Venue: Seminar Room #359 / via Zoom
Event Official Language: English

Seminar
Matrix estimation via singular value shrinkage
June 21 (Wed) at 15:30  16:30, 2023
Takeru Matsuda (Unit Leader, Statistical Mathematics Collaboration Unit, RIKEN Center for Brain Science (CBS))
In this talk, I will introduce recent studies on shrinkage estimation of matrices. First, we develop a superharmonic prior for matrices that shrinks singular values, which can be viewed as a natural generalization of Stein’s prior. This prior is motivated from the Efron–Morris estimator, which is an extension of the James–Stein estimator to matrices. The generalized Bayes estimator with respect to this prior is minimax and dominates MLE under the Frobenius loss. In particular, since it shrinks to the space of lowrank matrices, it attains large risk reduction when the unknown matrix is close to lowrank (e.g. reducedrank regression). Next, we construct a theory of shrinkage estimation under the “matrix quadratic loss”, which is a matrixvalued loss function suitable for matrix estimation. A notion of “matrix superharmonicity” for matrixvariate functions is introduced and the generalized Bayes estimator with respect to a matrix superharmonic prior is shown to be minimax under the matrix quadratic loss. The matrixvariate improper tpriors are matrix superharmonic and this class includes the above generalization of Stein’s prior. Applications include matrix completion and nonparametric estimation.
Venue: Hybrid Format (3F #359 and Zoom), Main Research Building
Event Official Language: English

Around homogeneous spaces of complex semisimple quantum groups
June 7 (Wed) at 14:00  16:30, 2023
Kan Kitamura (Ph.D. Student, Graduate School of Mathematical Sciences, The University of Tokyo)
Murray and von Neumann initiated the study of operator algebras motivated by the mathematical foundations of quantum physics. Operator algebras give good language to treat quantum symmetries, such as quantum groups. In this talk, I would like to give an overview of this topic first. Then, I discuss the qdeformations of complex semisimple Lie groups. From an operator algebraic viewpoint, we can treat them as "locally compact" quantum groups. Especially, I will focus on its homogenous spaces coming from discrete quantum subgroups with a motivation toward the quantum analog of lattices. Unlike the classical setting, we can obtain a complete classification of its discrete quantum subgroups.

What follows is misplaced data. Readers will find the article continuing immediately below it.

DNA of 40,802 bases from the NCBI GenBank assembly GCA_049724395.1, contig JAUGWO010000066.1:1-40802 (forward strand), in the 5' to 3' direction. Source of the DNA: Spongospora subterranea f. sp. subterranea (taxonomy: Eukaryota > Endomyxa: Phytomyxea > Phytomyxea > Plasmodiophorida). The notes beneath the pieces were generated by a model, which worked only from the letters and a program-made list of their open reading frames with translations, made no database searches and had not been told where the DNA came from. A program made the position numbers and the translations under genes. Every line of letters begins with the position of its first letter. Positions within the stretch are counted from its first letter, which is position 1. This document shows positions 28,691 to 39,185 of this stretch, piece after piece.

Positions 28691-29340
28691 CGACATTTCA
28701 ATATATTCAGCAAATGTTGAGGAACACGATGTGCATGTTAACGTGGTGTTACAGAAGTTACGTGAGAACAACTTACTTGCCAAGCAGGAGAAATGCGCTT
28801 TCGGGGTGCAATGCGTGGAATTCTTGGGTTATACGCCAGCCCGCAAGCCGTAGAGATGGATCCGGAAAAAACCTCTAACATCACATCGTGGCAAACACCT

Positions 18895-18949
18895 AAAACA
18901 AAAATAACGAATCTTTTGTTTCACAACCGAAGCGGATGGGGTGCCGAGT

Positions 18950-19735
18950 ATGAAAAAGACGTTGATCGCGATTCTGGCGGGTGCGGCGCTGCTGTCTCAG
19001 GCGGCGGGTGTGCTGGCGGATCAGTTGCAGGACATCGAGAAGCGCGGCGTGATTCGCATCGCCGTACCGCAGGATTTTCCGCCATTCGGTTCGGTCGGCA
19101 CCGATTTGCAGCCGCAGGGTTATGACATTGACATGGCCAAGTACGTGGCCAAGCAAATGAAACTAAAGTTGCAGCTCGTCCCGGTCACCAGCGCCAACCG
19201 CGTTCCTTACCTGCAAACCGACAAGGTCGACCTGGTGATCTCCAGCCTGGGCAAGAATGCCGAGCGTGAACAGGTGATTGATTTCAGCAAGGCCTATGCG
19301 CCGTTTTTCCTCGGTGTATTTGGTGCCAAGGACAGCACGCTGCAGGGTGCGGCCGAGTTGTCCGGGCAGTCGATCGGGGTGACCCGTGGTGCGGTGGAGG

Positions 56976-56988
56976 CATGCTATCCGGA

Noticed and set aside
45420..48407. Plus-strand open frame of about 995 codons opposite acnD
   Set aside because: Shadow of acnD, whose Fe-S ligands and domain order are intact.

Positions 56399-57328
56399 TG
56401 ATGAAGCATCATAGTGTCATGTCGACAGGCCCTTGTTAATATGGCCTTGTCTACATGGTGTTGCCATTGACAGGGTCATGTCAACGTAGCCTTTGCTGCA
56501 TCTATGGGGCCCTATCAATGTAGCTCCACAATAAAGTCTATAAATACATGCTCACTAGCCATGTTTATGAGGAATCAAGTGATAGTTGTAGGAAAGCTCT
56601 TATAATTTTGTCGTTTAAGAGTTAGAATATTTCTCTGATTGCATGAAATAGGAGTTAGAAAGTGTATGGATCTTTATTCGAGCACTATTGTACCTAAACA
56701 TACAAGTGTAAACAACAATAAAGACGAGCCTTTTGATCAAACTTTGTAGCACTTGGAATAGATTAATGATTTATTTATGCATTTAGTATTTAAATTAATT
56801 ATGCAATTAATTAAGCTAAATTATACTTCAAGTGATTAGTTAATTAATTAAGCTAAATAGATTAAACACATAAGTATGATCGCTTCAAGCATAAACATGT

Venue: Seminar Room #359 (Main Venue) / via Zoom
Event Official Language: English

Hydrodynamic limit and the fluctuating hydrodynamics for largescale interacting systems
May 24 (Wed) at 14:00  16:30, 2023
Kohei Hayashi (Visiting Researcher, iTHEMS)
In these decades, a great deal of works has been devoted to understand macroscopic phenomena, such as diffusion, aggregation or pattern formation, from the viewpoint of microscopic systems. Hydrodynamic limit, or fluctuating hydrodynamics, is a fundamental framework to explain the macroscopic behavior of physical quantities in mathematically rigorous ways from a system of the vast numbers of microscopic agents under random interactions, which system is called the largescale interacting system. In this framework, our central aim is to derive partial differential equations (PDEs) which describe time evolution of some macroscopic quantities, starting from the largescale interacting systems; hydrodynamic limit is a procedure to derive deterministic PDEs with help of the law of large numbers, whereas stochastic PDEs are derived under the scale of the central limit theorem by fluctuating hydrodynamics. In this talk, I would like to explain basic concepts of hydrodynamic limit and fluctuating hydrodynamics, through some simple models. In the first part, I will give a concise exposition on Markov processes as preliminaries and then state some results on scaling limits of simple exclusion processes as a pedagogical example. In the second part, I will talk about recent progress on universality which appears in fluctuating hydrodynamics. Especially, I would like to talk about the universality of the KardarParisiZhang equation, and its mathematical background.